When I first announced to my mom that we would begin homeschooling the big guy, I was very nervous about how she might react. Not that my mom is the least bit reactionary, because she's not. It was just that in general, because I always allow my mind to explore the worst case scenario, I had prepared myself to have any, and all family members, unload their fear on us. Of course, nothing close to that happened, and everyone was incredibly supportive and excited for the change. My mom ended up being one of our greatest supporters(!), offering to help in any way she could. At the time of announcement, she only looked a tiny bit surprised. Then she smiled, leaned into me and said - "Just take him to DC for one week a year and he'll be just fine."
(Did I mention my mom is awesome with the accidental one-liners? Hi Mom!!)
So I'm off to DC to ensure that our son is just fine this year. ;)
See, one of my mom's best friends relocated to DC several years ago and she has since been visiting her for two weeks, every year. She falls in love with our capital every time, always returning with a suitcase full of wonderful stories about free museum exhibits, a thousand things learned, incredible food, and of course, an eagerness to return.
For us, studies of Washington and America's history began our first day at home, quite by accident, really. When we first sat down to crack open the 9yo's curriculum, he immediately rejected my teaching efforts, mumbling "This is just like school". It was 9:26 and mommy needed a break. He got up and wondered around the house, I poured myself a second cup of coffee. When he came back, he was holding a magazine on world history (one I'd recently purchased for a rainy day car ride). He sat on the couch, and spend half the day reading it cover to cover.
This is what I see as self-directed learning at its best. :)
Tossing the curriculum, and embracing his new-found love of history, we dove in deep for weeks and learned so much - all of us! He read mountains of books and magazines, listened to audio books, watched programs, played games, and built models. It was so mind-blowingly exciting for me to observe from the side lines. My mom kept saying - "Get that boy to DC!"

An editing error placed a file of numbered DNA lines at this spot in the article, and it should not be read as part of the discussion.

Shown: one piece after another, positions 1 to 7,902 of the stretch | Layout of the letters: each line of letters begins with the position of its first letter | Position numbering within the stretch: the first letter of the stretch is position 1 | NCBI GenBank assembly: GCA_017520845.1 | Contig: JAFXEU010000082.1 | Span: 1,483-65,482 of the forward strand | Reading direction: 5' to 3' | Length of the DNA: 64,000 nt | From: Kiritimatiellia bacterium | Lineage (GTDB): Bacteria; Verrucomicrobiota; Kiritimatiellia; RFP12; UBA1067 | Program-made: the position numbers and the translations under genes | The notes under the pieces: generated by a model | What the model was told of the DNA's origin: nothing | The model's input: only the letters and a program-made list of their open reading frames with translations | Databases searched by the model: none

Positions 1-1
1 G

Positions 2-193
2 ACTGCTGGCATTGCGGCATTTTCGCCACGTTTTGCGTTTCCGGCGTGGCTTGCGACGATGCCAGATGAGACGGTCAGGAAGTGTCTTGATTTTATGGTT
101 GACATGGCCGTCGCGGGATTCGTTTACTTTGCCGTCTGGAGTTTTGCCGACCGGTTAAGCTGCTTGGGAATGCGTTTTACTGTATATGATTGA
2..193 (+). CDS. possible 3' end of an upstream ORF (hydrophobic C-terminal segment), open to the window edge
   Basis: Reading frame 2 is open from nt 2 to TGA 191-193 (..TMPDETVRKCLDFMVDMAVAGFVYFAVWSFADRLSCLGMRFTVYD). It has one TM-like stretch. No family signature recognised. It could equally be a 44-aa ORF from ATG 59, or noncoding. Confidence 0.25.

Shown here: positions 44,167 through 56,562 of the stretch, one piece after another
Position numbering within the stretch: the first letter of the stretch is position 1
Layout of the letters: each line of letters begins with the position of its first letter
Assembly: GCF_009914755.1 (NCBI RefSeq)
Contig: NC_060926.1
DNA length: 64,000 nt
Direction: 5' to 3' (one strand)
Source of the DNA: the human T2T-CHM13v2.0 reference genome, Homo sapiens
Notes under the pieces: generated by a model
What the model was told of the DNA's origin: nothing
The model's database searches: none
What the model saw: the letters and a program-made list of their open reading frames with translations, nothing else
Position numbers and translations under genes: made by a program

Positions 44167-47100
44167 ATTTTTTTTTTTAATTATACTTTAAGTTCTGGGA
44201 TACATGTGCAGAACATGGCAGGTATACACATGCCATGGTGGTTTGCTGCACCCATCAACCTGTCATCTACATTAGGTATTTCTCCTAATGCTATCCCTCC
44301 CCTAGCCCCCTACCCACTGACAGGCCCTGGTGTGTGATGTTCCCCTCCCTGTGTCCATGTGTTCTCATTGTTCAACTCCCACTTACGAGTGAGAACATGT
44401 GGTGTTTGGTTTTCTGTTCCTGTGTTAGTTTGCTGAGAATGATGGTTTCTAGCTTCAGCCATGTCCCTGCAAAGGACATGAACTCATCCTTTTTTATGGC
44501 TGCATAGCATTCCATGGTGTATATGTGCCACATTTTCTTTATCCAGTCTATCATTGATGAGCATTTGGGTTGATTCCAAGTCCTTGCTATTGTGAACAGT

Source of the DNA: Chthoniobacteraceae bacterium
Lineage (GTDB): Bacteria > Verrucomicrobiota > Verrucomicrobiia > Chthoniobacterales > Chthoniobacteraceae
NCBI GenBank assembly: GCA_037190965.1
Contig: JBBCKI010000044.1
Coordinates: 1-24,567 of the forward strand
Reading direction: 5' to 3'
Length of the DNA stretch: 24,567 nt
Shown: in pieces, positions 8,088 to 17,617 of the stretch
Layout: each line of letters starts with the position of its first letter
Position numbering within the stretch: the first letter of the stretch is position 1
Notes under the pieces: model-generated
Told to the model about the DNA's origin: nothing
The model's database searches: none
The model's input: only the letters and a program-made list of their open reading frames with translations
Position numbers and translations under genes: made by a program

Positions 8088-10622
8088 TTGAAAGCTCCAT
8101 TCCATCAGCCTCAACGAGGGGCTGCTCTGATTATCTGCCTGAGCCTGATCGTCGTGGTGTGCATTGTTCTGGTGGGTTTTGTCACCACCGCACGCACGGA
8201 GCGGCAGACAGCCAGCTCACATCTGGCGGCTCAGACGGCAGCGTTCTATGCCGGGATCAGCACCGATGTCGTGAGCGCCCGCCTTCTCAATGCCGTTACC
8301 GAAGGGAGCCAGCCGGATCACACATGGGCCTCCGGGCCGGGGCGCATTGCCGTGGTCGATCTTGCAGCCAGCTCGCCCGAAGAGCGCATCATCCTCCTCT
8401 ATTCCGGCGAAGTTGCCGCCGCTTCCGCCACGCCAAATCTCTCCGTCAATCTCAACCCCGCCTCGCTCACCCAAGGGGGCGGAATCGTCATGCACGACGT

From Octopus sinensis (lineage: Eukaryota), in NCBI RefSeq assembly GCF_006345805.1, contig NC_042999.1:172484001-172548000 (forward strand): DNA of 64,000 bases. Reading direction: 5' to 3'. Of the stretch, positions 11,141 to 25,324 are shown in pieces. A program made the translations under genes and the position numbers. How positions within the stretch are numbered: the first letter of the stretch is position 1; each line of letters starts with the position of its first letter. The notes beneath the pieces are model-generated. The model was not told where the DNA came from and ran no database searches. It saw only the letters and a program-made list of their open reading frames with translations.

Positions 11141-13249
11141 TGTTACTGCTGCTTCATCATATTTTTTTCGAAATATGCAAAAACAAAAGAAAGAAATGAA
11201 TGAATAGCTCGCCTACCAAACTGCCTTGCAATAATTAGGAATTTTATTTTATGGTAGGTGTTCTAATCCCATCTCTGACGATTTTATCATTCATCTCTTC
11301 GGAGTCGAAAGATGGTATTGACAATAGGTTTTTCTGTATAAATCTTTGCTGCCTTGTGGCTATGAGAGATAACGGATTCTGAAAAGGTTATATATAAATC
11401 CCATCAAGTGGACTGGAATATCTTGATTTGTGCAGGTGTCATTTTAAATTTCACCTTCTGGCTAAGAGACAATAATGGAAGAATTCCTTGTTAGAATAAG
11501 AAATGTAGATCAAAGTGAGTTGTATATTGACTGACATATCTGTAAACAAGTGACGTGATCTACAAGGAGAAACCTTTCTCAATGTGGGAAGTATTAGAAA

Everyone I know who has been to Washington seems to have done so right around the age of ten, and in all of us, it left an indelible mark. I can't wait to get there and see it for the first time in thirty years, but even more so, to see it through my boy's eyes. Here were some our family's favorite resources that brought us to this point:
- The Libery's Kids series is great starter, especially for the small kids. Think Scooby Doo meets American Revolution. Good stuff if you can get past the phony English accents.
- History Channel's America The Story of Us. An incredible way to see history come to live. Some heavy parts, but nothing horrible. Lots of wonderful teaching moments.
- Discovery Channel's North America. Stunning and perfect for the whole family.
- The Green Glass Sea (book on tape) by Ellen Klages. Beautiful!
Not to mention countless books on George Washington, Abraham Lincoln, US presidents, the Revolutionary War, The Civil War, WWII, the making of the bomb, the Little House on the Prairie series, etc., etc. Our local public library has been the greatest resource in our homeschooling and we are there weekly, always checking out the maximum amount of books allowable (which is 25, btw!).